In his book, The Coaching Habit, Michael Bungay Stanier talks about being busy, and how we sometimes use business as a way to show that we are important, hardworking, and have lots of meaningful things we are tasked with. He argues that being busy is really just a form of laziness stemming from a failure to prioritize the world in a way that makes the important work stand-out and shifts the busy-work to the background. Being busy is really about being over-committed and spread too thin to be effective.
Instead of being busy all the time, we can focus on what matters most and think through the key items that we can work on to make a difference. There are a million things we all could do each day at work, and we usually know, at least enough to make a useful estimate, which items are the most important and which items on our to-do list will make the biggest difference. Indiscriminately trying to do everything creates a sense of overwhelming busyness that we carry with us and complain about throughout the day. It sounds good, like we are ambitiously taking on big important topics or as if we are being asked to complete an unreasonable set of demands by someone higher-up, but often times, it is just us not setting an agenda and working on the things that matter most.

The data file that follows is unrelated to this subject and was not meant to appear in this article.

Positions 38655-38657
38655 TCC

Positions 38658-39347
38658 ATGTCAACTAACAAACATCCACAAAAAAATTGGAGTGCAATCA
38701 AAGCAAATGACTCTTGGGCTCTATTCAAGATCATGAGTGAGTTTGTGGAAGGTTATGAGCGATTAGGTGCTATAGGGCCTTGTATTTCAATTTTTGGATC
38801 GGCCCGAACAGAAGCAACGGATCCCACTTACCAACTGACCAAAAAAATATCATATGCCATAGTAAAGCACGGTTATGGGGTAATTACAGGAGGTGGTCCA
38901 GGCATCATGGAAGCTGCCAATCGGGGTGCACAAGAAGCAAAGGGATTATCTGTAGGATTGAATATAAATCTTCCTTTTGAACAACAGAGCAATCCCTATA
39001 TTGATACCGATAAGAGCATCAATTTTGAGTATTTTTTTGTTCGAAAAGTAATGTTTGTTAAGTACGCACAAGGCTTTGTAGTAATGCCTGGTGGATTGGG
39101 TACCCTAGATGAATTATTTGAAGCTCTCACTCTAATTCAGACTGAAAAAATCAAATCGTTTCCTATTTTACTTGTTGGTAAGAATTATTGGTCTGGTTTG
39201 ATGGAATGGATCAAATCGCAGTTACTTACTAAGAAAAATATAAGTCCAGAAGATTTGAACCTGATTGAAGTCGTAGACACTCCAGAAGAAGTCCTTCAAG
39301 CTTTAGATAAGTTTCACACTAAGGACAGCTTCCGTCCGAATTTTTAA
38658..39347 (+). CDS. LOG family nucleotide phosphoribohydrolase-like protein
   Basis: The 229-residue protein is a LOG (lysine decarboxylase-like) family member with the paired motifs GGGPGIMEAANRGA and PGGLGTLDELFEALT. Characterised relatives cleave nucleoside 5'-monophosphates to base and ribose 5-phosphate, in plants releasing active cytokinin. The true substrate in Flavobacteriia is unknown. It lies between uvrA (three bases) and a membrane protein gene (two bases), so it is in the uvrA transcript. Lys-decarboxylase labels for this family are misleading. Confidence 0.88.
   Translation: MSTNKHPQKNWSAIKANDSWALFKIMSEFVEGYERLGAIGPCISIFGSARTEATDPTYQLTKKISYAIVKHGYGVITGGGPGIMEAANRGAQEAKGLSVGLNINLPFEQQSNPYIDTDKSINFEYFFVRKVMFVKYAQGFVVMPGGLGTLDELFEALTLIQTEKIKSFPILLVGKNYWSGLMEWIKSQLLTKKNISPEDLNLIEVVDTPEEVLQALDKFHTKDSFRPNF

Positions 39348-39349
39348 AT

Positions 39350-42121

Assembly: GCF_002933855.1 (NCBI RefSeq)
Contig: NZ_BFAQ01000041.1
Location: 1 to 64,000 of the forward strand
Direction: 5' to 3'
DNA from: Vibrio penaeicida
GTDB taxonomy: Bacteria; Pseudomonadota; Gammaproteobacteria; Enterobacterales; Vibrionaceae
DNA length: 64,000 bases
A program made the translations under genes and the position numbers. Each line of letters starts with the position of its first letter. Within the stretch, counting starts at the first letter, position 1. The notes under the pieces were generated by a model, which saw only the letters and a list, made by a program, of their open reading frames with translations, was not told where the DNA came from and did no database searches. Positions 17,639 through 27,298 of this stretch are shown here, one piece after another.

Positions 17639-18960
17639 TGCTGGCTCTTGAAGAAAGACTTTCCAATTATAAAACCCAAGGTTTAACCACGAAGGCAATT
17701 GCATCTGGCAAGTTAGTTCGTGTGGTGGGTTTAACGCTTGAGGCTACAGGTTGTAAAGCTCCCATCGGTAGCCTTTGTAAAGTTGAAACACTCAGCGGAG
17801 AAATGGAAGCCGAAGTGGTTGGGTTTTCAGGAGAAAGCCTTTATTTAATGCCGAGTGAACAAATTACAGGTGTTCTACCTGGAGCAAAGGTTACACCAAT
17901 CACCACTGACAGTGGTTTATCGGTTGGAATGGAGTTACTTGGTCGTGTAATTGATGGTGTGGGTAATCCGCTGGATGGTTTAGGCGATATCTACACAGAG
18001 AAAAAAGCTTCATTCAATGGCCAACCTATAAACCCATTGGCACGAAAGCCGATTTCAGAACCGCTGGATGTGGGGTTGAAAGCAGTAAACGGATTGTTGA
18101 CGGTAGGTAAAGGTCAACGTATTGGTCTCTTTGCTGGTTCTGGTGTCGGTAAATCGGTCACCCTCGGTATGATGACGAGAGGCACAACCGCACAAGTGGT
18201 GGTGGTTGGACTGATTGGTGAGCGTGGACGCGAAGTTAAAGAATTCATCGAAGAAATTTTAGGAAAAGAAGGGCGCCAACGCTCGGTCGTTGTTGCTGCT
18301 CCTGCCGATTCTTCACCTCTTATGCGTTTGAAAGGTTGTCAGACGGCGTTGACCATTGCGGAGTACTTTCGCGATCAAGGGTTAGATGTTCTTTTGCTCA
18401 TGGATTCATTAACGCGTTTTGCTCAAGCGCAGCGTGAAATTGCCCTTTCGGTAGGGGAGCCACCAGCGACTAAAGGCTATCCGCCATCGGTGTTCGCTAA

Bungay Stanier writes, “George Bernard Shaw was on to something years ago when one of his maxims for revolutionaries states, “The reasonable man adapts himself to the world: the unreasonable one persists in trying to adapt the world to himself.” The people who use busyness as a way to look important are really just failing to adapt. Learning to adjust ones schedule, build a routine, and prioritize will help in becoming more effective and getting the key things done. We don’t have to run around from project to project trying to adjust things to what we want, instead we can build ourselves and our days in a way that manages the busy work for us and allows us to be effective.